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Changing perceptions towards female sports broadcasters

Copyrights: J. Glover, Atlanta, Georgia

Changing perceptions towards female sports broadcasters

How do people view women in sport journalism? Reabetswe Mpete shared her analysis at the IWG Conference on Women and Sport in Botswana.

 It’s funny to hear a female talk about routes…It’s funny.”

Those were the words of Cam Newton in 2017. The Carolina Panthers American football quarterback smirked as he spoke after Jourdan Rodrigue, a sportswriter for the Charlotte Observer, asked him a question about passing routes. Newton’s remarks are illustrative of the attitudes female sports broadcasters often face.

Sports are a male-dominated world – that has always been the narrative. But as Reabetswe Mpete from the South African Sport Confederation and Olympic Committee explained, that is changing. More women are entering sports broadcasting. Some, such as Carol Tshabalala, known as the queen of sport in her native South Africa, are leading the way.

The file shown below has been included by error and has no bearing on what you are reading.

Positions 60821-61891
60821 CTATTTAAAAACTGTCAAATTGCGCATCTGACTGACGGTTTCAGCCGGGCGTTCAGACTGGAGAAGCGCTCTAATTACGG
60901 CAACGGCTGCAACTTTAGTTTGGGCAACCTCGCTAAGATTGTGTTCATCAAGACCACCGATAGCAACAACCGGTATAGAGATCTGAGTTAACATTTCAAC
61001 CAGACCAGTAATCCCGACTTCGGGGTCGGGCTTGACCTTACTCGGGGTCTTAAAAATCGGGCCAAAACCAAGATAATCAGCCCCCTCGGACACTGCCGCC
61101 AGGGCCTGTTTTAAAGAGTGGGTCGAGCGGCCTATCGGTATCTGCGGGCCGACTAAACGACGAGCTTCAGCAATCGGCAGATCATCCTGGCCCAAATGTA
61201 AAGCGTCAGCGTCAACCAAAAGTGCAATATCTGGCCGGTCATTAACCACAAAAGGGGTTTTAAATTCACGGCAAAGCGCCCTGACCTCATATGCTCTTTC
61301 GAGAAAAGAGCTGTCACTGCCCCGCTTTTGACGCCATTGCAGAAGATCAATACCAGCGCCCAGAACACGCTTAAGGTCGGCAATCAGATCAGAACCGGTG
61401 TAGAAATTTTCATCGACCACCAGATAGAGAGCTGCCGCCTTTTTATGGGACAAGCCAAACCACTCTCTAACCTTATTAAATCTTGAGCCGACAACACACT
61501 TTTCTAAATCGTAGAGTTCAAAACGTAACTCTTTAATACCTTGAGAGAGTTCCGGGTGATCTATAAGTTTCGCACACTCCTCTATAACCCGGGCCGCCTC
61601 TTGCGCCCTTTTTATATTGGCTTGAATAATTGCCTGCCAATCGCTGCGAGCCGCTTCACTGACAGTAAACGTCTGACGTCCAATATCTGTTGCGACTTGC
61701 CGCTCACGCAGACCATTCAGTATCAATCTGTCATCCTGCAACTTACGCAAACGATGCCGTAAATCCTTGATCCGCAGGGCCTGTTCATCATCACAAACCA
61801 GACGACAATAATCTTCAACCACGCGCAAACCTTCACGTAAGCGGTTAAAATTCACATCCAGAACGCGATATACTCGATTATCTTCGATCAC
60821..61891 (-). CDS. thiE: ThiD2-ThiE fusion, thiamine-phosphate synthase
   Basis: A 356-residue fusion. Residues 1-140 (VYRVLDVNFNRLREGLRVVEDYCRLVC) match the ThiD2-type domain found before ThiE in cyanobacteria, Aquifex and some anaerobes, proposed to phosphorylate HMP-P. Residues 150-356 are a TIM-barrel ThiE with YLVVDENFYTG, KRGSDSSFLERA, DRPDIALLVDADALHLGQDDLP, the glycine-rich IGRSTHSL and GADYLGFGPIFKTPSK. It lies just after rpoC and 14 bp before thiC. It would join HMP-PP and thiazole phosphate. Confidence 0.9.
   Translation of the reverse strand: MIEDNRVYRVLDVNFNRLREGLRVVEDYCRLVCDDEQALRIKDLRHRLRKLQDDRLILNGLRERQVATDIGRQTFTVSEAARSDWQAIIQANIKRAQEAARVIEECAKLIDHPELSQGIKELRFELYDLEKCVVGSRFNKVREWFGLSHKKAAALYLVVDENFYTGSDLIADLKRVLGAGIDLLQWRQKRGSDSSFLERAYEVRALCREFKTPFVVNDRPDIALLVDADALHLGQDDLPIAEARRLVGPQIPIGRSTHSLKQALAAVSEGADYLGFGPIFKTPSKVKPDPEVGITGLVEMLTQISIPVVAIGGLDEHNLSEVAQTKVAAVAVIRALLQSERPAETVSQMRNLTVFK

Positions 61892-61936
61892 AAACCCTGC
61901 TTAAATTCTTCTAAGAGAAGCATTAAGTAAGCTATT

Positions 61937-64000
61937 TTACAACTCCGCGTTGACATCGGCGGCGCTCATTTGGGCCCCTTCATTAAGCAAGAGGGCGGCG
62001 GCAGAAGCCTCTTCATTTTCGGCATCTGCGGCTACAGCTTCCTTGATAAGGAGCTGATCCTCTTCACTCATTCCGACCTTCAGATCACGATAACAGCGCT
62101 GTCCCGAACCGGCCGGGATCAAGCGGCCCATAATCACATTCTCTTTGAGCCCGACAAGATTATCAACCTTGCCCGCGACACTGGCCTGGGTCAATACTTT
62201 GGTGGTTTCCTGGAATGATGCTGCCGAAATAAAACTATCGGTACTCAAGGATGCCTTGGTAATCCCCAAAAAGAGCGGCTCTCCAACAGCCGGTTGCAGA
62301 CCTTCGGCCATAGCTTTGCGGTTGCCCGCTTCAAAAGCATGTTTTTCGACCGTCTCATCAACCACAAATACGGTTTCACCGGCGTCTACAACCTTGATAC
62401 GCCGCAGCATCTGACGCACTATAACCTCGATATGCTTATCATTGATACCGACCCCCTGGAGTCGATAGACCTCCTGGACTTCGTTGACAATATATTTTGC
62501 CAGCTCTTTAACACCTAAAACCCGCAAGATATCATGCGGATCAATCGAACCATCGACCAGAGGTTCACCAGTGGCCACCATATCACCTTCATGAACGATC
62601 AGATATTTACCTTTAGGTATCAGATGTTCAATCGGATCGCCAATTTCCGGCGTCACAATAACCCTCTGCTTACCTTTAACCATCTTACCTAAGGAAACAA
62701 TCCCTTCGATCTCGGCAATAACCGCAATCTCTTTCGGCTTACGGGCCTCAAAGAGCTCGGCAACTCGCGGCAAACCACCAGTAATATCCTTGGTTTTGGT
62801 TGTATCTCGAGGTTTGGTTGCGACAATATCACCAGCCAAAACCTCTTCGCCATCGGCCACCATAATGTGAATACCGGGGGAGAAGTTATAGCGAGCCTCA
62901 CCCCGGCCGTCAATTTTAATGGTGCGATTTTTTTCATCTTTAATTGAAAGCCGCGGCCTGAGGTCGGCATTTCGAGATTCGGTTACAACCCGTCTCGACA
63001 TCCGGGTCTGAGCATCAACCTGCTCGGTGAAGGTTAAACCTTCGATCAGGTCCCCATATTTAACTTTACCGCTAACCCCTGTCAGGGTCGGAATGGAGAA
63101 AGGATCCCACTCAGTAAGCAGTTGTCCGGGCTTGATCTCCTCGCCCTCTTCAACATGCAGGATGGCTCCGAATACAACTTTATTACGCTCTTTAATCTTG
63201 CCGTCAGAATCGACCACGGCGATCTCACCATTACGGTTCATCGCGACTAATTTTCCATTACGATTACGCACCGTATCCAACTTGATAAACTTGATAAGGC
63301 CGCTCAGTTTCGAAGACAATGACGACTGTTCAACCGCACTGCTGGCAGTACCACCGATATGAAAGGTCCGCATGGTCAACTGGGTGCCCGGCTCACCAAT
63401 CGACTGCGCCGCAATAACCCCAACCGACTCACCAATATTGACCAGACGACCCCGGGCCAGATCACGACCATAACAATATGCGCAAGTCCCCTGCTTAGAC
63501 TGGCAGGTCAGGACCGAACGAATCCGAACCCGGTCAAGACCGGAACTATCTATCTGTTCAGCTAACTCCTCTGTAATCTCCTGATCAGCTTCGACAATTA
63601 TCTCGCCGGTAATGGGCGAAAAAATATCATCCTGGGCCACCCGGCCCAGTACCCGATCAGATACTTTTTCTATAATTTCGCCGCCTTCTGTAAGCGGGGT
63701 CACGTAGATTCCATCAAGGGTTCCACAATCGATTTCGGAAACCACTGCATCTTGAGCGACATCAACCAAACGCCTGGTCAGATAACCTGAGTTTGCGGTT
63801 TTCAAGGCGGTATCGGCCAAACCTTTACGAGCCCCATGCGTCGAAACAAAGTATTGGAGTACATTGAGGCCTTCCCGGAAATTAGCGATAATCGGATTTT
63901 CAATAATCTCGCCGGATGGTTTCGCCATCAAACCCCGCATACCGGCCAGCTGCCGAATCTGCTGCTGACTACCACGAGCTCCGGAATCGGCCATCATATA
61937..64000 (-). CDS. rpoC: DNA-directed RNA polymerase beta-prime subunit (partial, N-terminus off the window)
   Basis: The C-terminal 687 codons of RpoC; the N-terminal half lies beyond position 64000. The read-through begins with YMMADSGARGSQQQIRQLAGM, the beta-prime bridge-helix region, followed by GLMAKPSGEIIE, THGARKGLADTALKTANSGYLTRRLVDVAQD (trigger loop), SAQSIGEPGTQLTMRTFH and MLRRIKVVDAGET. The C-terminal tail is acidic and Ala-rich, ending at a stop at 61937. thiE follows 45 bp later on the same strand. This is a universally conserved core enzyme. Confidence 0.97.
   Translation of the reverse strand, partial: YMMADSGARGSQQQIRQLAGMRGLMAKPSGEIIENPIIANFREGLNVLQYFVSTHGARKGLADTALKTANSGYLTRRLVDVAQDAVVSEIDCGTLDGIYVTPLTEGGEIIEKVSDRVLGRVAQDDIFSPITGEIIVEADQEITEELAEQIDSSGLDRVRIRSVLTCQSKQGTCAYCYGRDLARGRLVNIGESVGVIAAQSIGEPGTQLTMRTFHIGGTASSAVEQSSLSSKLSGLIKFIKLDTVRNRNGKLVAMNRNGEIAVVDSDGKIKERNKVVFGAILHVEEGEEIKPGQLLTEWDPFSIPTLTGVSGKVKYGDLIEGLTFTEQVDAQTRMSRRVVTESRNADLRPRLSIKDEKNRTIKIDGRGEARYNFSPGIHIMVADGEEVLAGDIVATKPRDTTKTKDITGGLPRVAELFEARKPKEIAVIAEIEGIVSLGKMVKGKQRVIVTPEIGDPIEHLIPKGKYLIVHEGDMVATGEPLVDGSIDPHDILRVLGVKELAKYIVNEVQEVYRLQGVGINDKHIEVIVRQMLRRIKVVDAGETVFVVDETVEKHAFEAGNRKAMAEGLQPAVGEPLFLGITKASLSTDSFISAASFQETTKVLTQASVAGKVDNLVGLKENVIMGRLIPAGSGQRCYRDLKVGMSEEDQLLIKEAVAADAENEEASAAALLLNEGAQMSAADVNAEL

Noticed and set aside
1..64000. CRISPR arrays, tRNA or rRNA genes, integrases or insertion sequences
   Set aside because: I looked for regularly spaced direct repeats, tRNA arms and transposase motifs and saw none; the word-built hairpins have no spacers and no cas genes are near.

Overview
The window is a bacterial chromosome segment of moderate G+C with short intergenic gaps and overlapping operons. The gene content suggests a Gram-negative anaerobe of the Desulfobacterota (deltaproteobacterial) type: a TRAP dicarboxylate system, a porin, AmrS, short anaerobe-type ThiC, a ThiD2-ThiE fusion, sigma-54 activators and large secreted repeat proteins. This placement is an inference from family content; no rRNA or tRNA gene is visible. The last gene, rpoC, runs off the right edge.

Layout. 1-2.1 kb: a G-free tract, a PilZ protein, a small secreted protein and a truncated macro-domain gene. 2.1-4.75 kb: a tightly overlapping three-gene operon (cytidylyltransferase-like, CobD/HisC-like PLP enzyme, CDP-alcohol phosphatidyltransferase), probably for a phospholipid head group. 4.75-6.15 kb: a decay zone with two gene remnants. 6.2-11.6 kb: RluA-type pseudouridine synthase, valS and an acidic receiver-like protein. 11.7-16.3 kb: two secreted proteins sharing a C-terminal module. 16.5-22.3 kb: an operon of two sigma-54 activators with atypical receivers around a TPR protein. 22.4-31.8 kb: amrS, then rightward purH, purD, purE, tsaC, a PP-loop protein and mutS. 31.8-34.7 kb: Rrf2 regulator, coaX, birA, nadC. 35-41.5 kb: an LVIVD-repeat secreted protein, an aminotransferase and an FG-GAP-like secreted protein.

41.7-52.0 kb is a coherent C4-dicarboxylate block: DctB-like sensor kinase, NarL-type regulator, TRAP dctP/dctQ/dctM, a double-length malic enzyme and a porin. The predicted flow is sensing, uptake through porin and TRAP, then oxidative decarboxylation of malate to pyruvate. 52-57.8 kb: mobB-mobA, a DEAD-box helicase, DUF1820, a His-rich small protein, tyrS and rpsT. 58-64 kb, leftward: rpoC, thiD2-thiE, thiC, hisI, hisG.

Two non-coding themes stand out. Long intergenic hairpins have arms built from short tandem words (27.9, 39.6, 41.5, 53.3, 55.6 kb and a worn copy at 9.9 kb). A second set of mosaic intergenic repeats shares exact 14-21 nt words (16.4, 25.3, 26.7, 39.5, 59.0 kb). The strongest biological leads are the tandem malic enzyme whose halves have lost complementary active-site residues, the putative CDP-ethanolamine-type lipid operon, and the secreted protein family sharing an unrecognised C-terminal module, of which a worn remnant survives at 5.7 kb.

However, major challenges remain. Not only is coverage of women’s sport still limited but the credibility of females working in sports media is often questioned. Both men and women often think female commentators don’t know what they are talking about.

Within the industry, women are often discriminated against. They have an invisible status within sport departments and research has described their working environment as a hostile environment.

When a woman enters the profession, she receives a greater level of scrutiny than her male colleagues. What does she look like? Does she belong? Does she know her job?

She is eventually accepted by sideline broadcasters and her co-hosts. But, as in the case of Carole Tshabalala, this process takes years. When she receives the respect she deserves, she still doesn’t reach the same level of recognition as her male colleagues.

This situation needs to change, so what can be done? Mpete has four recommendations:

  1. Have a roundtable of female sports broadcasters to begin the discussion
  2.  Conduct one-on-one interviews with male and female broadcasters to study the context further
  3. Create pressure to raise the profiles of women in the media
  4. Create an initiative in Africa like the Association of Women in the Sports Media

 

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Saturday, May 19, 2018 - 12:24